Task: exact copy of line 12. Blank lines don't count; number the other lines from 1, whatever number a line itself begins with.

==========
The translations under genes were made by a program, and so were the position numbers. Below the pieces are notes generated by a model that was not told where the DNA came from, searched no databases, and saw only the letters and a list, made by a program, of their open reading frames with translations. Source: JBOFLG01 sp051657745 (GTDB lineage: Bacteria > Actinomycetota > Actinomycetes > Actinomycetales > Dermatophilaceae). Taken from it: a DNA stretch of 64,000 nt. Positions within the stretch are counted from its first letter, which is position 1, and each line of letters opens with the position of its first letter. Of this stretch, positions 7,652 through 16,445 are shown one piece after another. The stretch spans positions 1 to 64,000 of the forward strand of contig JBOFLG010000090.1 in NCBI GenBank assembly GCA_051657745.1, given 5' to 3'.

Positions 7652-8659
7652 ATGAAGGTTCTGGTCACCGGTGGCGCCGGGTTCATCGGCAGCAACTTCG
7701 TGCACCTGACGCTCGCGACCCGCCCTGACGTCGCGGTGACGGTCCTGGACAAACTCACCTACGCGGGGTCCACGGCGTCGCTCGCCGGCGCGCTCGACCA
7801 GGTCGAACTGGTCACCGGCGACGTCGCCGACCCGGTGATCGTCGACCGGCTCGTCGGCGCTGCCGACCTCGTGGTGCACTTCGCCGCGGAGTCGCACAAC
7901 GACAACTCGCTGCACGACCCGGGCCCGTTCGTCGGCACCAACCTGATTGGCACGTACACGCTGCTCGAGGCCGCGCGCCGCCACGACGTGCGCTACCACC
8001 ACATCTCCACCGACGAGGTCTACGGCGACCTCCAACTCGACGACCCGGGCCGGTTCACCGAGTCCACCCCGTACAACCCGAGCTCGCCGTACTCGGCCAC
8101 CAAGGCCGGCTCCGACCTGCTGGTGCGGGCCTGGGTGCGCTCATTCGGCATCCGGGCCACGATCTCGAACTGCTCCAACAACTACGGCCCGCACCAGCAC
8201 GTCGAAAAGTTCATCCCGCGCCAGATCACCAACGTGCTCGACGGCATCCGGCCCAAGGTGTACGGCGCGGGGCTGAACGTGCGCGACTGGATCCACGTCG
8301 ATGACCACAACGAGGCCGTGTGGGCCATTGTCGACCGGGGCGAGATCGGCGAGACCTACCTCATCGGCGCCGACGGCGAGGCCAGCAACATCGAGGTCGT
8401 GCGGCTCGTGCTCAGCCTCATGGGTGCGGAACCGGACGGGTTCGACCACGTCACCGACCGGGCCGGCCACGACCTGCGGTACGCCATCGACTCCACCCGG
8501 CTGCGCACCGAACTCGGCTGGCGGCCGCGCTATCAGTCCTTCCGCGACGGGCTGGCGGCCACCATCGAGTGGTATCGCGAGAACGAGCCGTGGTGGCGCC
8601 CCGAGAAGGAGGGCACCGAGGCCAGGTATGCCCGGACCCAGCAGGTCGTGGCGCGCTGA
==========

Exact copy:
8501 CTGCGCACCGAACTCGGCTGGCGGCCGCGCTATCAGTCCTTCCGCGACGGGCTGGCGGCCACCATCGAGTGGTATCGCGAGAACGAGCCGTGGTGGCGCC